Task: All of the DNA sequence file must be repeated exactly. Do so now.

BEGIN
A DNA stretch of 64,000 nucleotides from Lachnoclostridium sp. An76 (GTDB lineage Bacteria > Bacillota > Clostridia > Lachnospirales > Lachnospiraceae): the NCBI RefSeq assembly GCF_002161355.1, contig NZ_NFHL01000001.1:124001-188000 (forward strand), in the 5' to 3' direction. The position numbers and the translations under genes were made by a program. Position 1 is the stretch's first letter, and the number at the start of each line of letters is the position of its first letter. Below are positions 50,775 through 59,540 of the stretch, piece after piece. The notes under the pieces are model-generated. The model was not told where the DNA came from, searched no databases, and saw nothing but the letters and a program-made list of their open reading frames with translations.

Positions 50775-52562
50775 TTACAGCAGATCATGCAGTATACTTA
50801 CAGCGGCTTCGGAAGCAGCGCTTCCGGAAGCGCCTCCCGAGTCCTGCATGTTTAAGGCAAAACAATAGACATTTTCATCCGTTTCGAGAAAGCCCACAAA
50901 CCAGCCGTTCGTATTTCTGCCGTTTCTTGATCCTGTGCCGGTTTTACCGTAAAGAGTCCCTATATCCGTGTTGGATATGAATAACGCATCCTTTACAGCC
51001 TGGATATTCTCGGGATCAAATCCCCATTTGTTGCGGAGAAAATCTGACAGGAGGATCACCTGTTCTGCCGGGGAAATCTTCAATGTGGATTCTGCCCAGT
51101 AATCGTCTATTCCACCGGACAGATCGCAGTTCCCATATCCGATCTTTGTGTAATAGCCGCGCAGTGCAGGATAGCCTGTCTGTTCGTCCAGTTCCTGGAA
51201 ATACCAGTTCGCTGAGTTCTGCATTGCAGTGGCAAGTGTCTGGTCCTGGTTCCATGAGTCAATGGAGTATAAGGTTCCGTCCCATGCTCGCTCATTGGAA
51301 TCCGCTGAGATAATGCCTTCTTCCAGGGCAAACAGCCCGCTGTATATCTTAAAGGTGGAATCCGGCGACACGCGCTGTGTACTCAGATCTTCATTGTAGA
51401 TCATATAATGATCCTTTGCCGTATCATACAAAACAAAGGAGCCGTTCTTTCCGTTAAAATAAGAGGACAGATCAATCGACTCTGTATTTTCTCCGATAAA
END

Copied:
A DNA stretch of 64,000 nucleotides from Lachnoclostridium sp. An76 (GTDB lineage Bacteria > Bacillota > Clostridia > Lachnospirales > Lachnospiraceae): the NCBI RefSeq assembly GCF_002161355.1, contig NZ_NFHL01000001.1:124001-188000 (forward strand), in the 5' to 3' direction. The position numbers and the translations under genes were made by a program. Position 1 is the stretch's first letter, and the number at the start of each line of letters is the position of its first letter. Below are positions 50,775 through 59,540 of the stretch, piece after piece. The notes under the pieces are model-generated. The model was not told where the DNA came from, searched no databases, and saw nothing but the letters and a program-made list of their open reading frames with translations.

Positions 50775-52562
50775 TTACAGCAGATCATGCAGTATACTTA
50801 CAGCGGCTTCGGAAGCAGCGCTTCCGGAAGCGCCTCCCGAGTCCTGCATGTTTAAGGCAAAACAATAGACATTTTCATCCGTTTCGAGAAAGCCCACAAA
50901 CCAGCCGTTCGTATTTCTGCCGTTTCTTGATCCTGTGCCGGTTTTACCGTAAAGAGTCCCTATATCCGTGTTGGATATGAATAACGCATCCTTTACAGCC
51001 TGGATATTCTCGGGATCAAATCCCCATTTGTTGCGGAGAAAATCTGACAGGAGGATCACCTGTTCTGCCGGGGAAATCTTCAATGTGGATTCTGCCCAGT
51101 AATCGTCTATTCCACCGGACAGATCGCAGTTCCCATATCCGATCTTTGTGTAATAGCCGCGCAGTGCAGGATAGCCTGTCTGTTCGTCCAGTTCCTGGAA
51201 ATACCAGTTCGCTGAGTTCTGCATTGCAGTGGCAAGTGTCTGGTCCTGGTTCCATGAGTCAATGGAGTATAAGGTTCCGTCCCATGCTCGCTCATTGGAA
51301 TCCGCTGAGATAATGCCTTCTTCCAGGGCAAACAGCCCGCTGTATATCTTAAAGGTGGAATCCGGCGACACGCGCTGTGTACTCAGATCTTCATTGTAGA
51401 TCATATAATGATCCTTTGCCGTATCATACAAAACAAAGGAGCCGTTCTTTCCGTTAAAATAAGAGGACAGATCAATCGACTCTGTATTTTCTCCGATAAA